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Serving Sri Lanka

This web log is a news and views blog. The primary aim is to provide an avenue for the expression and collection of ideas on sustainable, fair, and just, grassroot level development. Some of the topics that the blog will specifically address are: poverty reduction, rural development, educational issues, social empowerment, post-Tsunami relief and reconstruction, livelihood development, environmental conservation and bio-diversity. 

Tuesday, June 27, 2006

Rs. 9 billion worth fruits, vegetables go waste

Daily News: 27/06/2006" Hiran H. Senewiratne

HARVEST LOSS: The country's post harvest loss of fruits and vegetables is more than Rs. nine billion per year due to the absence of proper value-added methods and a stagnant food development technology, industry sources said.

This Rs. nine billion waste is equivalent to 40 per cent of the total fruit and vegetable output in the country. This ultimately impacts the local farmers and consumers, who have to pay through their noses, President of the National Task Force for Minimisation of Post Harvest Losses, Harsha Karunaratna told the Daily News.

He said that at present more than 10 post harvest units in the country are not effective due to the funding problem. Further, the packaging cost is also quite high with the absence of proper incentives from the Government for the purpose of minimizing the post harvest losses in the country.

Karunaratne said that this sector has enormous potential for local and foreign investment if the Government addresses said requirements for the fruit and vegetable industry. Further, the Government should provide proper incentives for packaging industry when transporting them.

When transporting food and vegetable from one end to another they go waste, which needs to be addressed soon to minimise the loss or waste.

Consultant to the Minister of Agriculture Dr. Gerry Jayawardena said that the lack of awareness from farm-gate level to consumers' level resulted in this loss.

He said that our farmers are adopting bad practices when handling their produce due to the lack of awareness and the Government is now in the right direction to popularize best practices.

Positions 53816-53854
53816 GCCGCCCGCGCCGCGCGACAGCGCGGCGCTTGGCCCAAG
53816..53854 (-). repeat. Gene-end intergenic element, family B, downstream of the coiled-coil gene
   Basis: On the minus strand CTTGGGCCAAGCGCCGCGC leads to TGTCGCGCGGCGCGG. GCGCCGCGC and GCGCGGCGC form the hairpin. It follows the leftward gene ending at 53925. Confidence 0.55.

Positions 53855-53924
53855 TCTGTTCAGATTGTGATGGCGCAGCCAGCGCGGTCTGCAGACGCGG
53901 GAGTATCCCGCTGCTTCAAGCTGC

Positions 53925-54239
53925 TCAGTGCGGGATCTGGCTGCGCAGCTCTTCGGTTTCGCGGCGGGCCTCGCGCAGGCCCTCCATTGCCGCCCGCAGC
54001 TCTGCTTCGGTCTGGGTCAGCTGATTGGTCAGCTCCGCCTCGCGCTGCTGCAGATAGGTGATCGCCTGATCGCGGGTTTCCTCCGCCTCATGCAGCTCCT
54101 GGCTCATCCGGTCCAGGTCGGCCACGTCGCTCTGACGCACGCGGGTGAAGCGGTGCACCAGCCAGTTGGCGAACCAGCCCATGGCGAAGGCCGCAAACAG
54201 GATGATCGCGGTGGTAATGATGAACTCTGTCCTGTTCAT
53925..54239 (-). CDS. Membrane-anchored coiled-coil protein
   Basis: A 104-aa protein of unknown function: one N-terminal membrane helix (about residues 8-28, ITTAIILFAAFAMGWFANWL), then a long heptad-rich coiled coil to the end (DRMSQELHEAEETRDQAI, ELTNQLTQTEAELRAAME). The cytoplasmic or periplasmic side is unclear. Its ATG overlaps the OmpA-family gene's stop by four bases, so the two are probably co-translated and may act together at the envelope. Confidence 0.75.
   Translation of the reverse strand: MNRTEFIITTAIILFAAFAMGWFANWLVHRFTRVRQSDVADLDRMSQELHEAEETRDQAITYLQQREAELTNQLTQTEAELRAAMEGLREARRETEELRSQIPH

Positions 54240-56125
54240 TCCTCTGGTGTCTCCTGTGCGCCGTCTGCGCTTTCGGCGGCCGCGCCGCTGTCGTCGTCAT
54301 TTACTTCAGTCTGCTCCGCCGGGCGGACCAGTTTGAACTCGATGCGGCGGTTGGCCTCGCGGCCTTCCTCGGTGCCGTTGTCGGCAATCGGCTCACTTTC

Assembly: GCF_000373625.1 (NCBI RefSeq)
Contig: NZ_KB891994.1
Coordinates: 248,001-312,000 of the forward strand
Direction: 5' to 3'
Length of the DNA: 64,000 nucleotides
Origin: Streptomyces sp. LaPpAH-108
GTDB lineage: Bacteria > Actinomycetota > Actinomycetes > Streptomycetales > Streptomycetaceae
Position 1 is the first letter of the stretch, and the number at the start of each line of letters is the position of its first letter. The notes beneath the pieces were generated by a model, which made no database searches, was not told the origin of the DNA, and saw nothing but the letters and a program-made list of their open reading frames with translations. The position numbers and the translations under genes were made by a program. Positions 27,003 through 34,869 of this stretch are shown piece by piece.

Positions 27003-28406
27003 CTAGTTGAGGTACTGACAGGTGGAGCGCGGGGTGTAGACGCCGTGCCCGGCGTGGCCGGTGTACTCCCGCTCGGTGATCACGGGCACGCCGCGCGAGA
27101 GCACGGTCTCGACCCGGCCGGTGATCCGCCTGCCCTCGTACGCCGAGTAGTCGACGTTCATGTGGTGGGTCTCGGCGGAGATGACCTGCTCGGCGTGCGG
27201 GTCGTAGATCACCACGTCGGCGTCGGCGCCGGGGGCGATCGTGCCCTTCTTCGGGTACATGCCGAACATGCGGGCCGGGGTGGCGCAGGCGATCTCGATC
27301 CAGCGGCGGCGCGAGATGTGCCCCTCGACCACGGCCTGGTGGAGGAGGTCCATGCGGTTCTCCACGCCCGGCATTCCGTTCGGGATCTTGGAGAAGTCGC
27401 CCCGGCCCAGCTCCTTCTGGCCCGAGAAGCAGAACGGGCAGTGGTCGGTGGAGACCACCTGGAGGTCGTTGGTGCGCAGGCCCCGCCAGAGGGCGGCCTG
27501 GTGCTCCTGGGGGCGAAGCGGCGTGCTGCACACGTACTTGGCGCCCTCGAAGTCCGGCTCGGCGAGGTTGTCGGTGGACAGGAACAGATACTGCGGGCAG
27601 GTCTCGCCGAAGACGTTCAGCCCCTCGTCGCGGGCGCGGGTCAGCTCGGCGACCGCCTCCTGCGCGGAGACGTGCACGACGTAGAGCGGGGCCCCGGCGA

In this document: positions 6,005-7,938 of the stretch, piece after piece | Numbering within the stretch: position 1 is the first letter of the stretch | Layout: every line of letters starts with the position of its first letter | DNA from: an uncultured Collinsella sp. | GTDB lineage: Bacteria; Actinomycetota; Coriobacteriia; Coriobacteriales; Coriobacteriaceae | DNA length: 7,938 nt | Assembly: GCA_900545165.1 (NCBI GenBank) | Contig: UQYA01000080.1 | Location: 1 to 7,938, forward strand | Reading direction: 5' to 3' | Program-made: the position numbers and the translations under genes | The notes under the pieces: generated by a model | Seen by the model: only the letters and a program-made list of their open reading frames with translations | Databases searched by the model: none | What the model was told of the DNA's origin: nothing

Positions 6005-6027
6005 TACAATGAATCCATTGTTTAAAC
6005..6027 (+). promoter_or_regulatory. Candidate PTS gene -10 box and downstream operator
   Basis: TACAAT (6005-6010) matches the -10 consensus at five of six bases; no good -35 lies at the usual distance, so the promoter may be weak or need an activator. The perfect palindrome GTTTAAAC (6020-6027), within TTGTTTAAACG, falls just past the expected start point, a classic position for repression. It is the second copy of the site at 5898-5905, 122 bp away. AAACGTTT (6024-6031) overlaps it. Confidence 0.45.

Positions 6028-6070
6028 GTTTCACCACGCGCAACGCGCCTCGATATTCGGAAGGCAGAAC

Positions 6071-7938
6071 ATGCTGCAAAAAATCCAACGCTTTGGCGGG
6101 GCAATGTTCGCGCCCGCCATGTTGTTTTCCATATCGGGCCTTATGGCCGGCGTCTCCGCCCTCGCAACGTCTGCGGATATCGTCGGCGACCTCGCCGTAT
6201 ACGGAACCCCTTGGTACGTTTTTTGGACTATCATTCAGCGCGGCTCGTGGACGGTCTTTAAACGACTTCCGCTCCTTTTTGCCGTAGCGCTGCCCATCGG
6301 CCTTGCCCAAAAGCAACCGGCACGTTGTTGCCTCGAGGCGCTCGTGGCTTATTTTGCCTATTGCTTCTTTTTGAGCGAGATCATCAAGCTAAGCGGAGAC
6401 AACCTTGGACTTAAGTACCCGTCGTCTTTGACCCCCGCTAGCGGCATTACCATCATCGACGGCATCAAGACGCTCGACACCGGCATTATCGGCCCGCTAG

Director, Agrarian Research Station, Tellijjawila, Dr. Sujatha Weerasinghe said that there is no well-planned mechanism to promote post harvest concepts for the sector, which are developed by the Agriculture Department.

She said that their department has developed many concepts to minimise post harvest losses in especially food and vegetables but no resources to promote them among farmers through farmer organisations.

Dr. Weerasinghe said they are in the process of encouraging people to use different methods of minimising post-harvest waste including movable racks, craters, scientifically developed banana leaves when transporting fruits and vegetables.

Director, Institute of Post Harvest Technology in Anuradhapura Dr. K.B. Palipana said that they have done a loss assessment study to quantify the losses, which are approximately 30 per cent to 40 per cent.

Under the survey they have found that of the total post harvest waste 25 per cent is due to improper packaging system and transportation methods, he said.

As a solution to this the Government has identified the problem and is now in the process of introducing plastic crates at a subsidized price for farmers who are involved in fruits and vegetable cultivation in the country.

According to Dr. Palipana more than 100,000 plastic crates are to be distributed among fruit and vegetable farmers before the end of this year. The total crates requirement for fruit and vegetable sector is 350,000.


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